1031 CL Amsterdam
This week’s blogpost features the Dutch harpist and artistic director of the Dutch Harp Festival Remy van Kesteren. Remy founded the music competition and festival in 2010 when he was still a student, as he felt there should be a harp-event that focusses on more than the competition for the first place: “we felt such a meeting of students from all over the world should in the first place be inspirational and positive. That’s how the combination of a festival and contest originated, where contestants not only strive for the first place, but also have as many inspirational encounters as possible within the same week”. The festival, which will take place from February the 26th until March the 2nd, also aims to boost the public image of the instrument and its possibilities. This year’s theme of the festival is “Story telling”, a theme that resonates a lot with what Musicians without Borders is doing, such as in the rap-programme here in Palestine. Listen here to the story of the orphans from the S.O.S. village in Bethlehem – our newest release from the rap-programme! You can read the translated lyrics on our very own bandcamp page.
Remy, how did you become the artistic director of the Dutch Harp Festival?
“I first thought of creating a harp festival in 2008. I was participating in a couple of international contests and suddenly asked myself why we did not have one in the Netherlands. When I spoke to my fellow students I suddenly realized that some of our shared experiences with these other international competitions were not always so great. The contests mostly emphasized the competitive part, whether we felt such a meeting of students from all over the world should in the first place be inspirational and positive. That’s how the combination of a festival and contest originated”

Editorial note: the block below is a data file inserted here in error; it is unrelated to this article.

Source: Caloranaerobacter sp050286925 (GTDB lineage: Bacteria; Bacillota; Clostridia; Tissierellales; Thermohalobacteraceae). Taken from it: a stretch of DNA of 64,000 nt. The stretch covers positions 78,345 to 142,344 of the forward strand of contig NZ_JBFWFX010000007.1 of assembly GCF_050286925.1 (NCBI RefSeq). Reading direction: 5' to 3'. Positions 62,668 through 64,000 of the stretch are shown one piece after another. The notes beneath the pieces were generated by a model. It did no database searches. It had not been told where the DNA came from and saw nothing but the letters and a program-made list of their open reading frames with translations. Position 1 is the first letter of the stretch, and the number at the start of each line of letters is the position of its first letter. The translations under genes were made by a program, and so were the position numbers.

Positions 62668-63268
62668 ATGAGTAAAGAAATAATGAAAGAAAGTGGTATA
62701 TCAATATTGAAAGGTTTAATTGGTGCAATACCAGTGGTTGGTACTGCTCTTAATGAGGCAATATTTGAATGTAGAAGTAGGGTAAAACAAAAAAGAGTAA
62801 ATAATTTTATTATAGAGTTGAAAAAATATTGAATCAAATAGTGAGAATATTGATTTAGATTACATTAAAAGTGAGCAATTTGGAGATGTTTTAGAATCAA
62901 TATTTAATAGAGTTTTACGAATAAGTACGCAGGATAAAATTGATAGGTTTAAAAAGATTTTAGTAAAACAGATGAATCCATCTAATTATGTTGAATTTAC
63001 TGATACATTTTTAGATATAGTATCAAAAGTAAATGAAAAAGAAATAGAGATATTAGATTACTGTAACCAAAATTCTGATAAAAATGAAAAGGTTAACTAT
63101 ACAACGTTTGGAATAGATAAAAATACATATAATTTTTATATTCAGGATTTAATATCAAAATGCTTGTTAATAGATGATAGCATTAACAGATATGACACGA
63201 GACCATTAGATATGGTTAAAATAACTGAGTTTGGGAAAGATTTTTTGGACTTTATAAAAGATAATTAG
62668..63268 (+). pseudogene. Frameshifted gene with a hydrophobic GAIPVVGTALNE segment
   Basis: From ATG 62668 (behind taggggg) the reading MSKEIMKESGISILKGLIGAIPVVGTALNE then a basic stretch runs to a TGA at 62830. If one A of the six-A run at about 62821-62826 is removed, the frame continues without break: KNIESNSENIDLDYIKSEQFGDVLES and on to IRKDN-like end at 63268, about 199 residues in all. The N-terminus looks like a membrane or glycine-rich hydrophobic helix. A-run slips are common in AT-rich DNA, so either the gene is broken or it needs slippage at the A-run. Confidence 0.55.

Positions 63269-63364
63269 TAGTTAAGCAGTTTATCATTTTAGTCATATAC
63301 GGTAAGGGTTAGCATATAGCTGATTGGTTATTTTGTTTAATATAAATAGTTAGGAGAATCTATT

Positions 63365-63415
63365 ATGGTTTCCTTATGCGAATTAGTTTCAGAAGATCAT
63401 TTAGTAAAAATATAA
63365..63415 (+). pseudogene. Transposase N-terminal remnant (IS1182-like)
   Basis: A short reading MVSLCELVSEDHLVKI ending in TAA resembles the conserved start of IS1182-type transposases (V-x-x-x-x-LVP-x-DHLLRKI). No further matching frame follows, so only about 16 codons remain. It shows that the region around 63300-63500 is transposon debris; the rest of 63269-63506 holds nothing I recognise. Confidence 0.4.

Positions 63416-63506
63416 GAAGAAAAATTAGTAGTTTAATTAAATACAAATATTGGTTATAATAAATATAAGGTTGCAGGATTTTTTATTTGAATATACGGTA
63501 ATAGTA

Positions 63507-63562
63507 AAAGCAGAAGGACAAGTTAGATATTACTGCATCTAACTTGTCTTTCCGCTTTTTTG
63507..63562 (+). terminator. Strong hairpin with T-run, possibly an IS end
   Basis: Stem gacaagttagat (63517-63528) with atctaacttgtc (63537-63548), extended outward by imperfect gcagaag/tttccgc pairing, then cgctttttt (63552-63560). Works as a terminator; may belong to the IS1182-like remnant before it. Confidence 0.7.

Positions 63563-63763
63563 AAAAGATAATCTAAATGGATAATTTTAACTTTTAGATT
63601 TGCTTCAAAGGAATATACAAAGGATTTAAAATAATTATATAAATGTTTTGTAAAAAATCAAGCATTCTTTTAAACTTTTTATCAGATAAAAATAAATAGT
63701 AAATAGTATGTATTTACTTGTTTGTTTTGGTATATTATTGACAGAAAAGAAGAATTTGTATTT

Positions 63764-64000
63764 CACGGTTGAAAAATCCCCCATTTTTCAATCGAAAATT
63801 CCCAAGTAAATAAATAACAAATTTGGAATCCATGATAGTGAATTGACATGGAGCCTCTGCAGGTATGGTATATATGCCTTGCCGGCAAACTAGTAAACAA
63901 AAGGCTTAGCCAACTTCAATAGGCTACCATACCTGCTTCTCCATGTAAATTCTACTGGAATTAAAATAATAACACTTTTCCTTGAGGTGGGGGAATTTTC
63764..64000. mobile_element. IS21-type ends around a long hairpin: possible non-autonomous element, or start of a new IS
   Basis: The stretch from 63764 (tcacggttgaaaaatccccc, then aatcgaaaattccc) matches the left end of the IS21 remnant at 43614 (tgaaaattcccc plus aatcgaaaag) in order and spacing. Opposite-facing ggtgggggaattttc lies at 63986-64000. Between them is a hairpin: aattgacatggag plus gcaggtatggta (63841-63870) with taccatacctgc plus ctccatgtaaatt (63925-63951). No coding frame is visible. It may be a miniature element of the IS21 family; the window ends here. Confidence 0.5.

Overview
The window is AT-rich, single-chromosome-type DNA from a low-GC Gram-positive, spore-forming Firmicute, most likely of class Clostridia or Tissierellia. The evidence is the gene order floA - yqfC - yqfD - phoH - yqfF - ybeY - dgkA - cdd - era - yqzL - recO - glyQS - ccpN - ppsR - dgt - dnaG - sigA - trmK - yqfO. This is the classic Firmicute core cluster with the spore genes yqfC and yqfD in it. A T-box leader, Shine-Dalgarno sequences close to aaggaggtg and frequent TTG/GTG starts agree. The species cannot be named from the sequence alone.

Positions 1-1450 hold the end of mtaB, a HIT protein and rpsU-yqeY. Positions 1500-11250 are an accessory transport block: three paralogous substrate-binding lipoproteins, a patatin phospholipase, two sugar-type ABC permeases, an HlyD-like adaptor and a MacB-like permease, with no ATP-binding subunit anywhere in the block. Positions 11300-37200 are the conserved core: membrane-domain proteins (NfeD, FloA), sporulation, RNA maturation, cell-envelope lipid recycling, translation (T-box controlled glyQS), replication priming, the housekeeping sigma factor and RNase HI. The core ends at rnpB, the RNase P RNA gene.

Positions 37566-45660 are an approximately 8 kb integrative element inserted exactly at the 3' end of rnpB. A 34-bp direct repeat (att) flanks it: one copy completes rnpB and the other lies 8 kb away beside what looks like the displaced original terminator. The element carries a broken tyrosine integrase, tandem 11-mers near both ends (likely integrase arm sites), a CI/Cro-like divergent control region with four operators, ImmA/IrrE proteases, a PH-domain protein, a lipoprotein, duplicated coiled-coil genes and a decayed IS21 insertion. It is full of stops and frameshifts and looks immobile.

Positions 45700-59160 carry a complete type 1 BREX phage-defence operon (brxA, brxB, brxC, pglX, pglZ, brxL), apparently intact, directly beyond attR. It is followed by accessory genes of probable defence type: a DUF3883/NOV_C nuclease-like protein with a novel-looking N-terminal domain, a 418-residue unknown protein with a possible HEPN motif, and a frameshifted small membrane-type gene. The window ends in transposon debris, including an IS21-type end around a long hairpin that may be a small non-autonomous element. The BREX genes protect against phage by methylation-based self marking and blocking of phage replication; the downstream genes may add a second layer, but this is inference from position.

The theme of the festival this year is “storytelling”, referring to the old harp-tradition in which the travelling musician had the specific social function of spreading news and telling stories. How does the festival connect this tradition with social life in the 21st century?
“I wanted to update this old tradition to now and therefore thought of many different ways to tell stories throughout the festival. First of all, within the competition we challenge the competitors to formulate their own stories and make their own programs and presenting them on stage (something that is not at all common in international music competitions). Secondly, in the festival we try to tell a different sort of story with every single concert. Historical sagas, murder mysteries, music and poetry, children stories, and so on. And we will create a news show, because by telling the tales from other places, the harpists of centuries ago were also ‘newsbringers’. Therefore we have asked composers to write new works during the festival within a day, based on the news. In this way we hope we can bring the old role of the harp back to life, and place the instrument in the middle of society again. Where it belongs!”
The Musicians without Borders in Palestine projects focus mostly on bringing music to people who would otherwise not have the opportunity to make music, and therefore did not have any musical training. Can you explain what music means to you, as someone who is involved with music on a daily basis?
“For me music is everything. A life without music is unimaginable. It gives words to that what I cannot say, it expresses emotions that I sometimes don’t even realize are there. For me, music is stronger than anything and if there is anything that could bring us closer to each other, it is this universal language that we all speak and love. I can only hope that one day we will all have the freedom to make music and then, I think, we may realize that we are not so different after all.”
Thank you Remy van Kesteren for sharing your story with us!
Please also visit our bandcamp site, and support our program by buying one of our songs!